We like comfy.
In fact, I’m in my PJ’s, hair thrown in a ponytail, my favorite diet soda by my side, considering grabbing a blanket because I am slightly cold.
I have created a bubble of comfort for my writing time, which you should find ironic because I sat down to write about living outside of our comfort-zone.
It’s a well-known fact that we humans gravitate towards comfort. And that’s okay, except when we let that gravitational pull guide us through our life, shaping more than just our wardrobe and refrigerator contents.
Let’s consider some examples:
- Have you ever driven an extra 5 miles to shop at a grocery store that’s less crowded or has a ‘higher class’ clientele?
- Or pulled your car into the garage so that you don’t have to speak with your needy neighbor?
- Or refused to make eye contact with the homeless person on the street?
- Or had the meal you are providing to a newly widowed woman delivered so you don’t have to search for the words to say?
- How many of us are more concerned with our potential home’s proximity to the pool than its proximity to the lost?
Truth be told, we often cut ourselves off from those desperately in need of Christ, for our own comfort’s sake.
We want a house in the nice neighborhood with nice schools so we have the nicest moms who can reciprocate our nice play dates. And since the comfort-seeking tendency is so strong, we never really think about it twice.
But when I look at the life of Jesus I see something radically different.
Jesus (also) suffered outside the gate in order to sanctify the people through his own blood. — Hebrews 13:12
Jesus suffered and spilled His own blood for us. But there’s more, as followers of Christ there’s a response required of us:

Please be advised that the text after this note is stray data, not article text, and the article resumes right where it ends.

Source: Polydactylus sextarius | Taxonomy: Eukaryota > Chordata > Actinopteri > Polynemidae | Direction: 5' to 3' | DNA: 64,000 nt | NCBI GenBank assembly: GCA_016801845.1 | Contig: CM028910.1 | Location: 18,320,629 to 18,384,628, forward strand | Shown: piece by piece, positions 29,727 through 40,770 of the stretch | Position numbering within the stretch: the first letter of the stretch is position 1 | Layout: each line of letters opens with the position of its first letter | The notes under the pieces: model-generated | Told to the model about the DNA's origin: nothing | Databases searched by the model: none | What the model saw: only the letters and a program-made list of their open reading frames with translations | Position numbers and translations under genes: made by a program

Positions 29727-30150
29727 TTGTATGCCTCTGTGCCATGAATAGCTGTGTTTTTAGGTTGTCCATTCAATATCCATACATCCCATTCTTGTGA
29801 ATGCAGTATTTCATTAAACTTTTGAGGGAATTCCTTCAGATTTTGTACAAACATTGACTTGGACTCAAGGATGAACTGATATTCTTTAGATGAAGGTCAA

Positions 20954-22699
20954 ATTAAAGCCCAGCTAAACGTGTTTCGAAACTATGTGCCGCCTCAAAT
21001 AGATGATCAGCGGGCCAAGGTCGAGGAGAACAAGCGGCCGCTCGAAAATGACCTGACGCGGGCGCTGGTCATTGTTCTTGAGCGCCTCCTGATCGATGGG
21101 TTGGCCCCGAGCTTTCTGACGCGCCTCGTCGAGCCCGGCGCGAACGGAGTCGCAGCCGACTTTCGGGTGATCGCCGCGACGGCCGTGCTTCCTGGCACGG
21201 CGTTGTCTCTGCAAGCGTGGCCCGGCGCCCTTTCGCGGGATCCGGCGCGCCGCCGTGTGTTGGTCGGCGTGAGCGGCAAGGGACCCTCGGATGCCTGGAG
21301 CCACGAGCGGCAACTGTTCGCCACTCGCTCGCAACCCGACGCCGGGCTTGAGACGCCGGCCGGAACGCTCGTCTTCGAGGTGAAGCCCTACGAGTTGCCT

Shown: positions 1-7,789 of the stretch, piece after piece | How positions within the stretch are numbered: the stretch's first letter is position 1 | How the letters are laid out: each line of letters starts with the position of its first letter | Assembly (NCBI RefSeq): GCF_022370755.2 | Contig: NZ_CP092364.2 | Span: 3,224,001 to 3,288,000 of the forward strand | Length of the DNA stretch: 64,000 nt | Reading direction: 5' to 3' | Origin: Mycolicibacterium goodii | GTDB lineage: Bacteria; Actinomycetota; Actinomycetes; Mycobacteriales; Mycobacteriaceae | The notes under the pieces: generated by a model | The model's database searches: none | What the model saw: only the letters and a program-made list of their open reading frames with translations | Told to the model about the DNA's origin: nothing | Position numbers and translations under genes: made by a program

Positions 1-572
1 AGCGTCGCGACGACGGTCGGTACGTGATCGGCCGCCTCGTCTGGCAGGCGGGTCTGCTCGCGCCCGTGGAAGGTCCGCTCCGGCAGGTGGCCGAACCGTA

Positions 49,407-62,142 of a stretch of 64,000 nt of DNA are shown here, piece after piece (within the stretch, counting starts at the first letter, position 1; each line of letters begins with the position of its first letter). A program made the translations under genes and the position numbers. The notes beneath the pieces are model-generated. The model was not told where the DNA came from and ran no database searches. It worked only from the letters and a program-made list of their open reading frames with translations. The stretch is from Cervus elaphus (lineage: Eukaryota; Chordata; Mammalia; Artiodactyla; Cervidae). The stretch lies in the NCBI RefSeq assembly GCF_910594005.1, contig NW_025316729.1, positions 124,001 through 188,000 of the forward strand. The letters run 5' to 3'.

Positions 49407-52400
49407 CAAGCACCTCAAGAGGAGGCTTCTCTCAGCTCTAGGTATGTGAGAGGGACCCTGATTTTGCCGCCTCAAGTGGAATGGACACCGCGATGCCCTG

Therefore let us go to him outside the camp and bear the reproach he endured. — Hebrews 13:13
Yes I lured you in with PJ’s and am now springing suffering on you but for good reason, I promise. Ladies, there’s something better than the comfort we spend our lives seeking — it’s being with Jesus.
He moved into a messy community when He came to earth.
In Luke 4:18, Jesus says he came to proclaim good news to the poor and to set at liberty those who are oppressed. He was found eating with sinners and letting the wrong sort of woman wash his feet with her hair. Those who were grief-stricken were welcomed and comforted by our Lord. The chronically menstruating and demon-possessed were not avoided by the Son of God.
Jesus spent a significant portion of his time ministering to the down-and-out, and I can’t help but think “go to him outside the camp” supports the idea that he still has a special presence among them. So why wouldn’t we pick to live among or entwine our lives with the kind of brokenness that is near and dear to our Jesus?
Psalm 34:18 says, “The LORD is near to the broken-hearted and saves the crushed in spirit.”
Yes it will be uncomfortable to befriend the broken. It will be messy to move to an impoverished area. It is sacrificial. You might have to give more than you are comfortable giving to engage a neighbor in need of Christ. Yet if we stop the mindless drift toward our own comfort and join Him, we have the opportunity to be in the presence of our Satisfaction and Comfort. He’s there with the broken-hearted. In His presence there is fullness of joy and pleasures forevermore.
Who are the broken-hearted in your city? Who are the oppressed? Who in your circle of influence is captive to sin?
Join Jesus, outside the gate of our comfort, by walking alongside them.
Amy is the wife of Barry Rager and the mother of four small children. Amy served alongside Barry while he pastored two established churches before they relocated from rural Kentucky to inner-city Indianapolis to plant New Circle Church. Amy enjoys reaching out to her neighbors, discipling women, serving her new church family and learning the in’s and out’s of her city.
Published April 27, 2015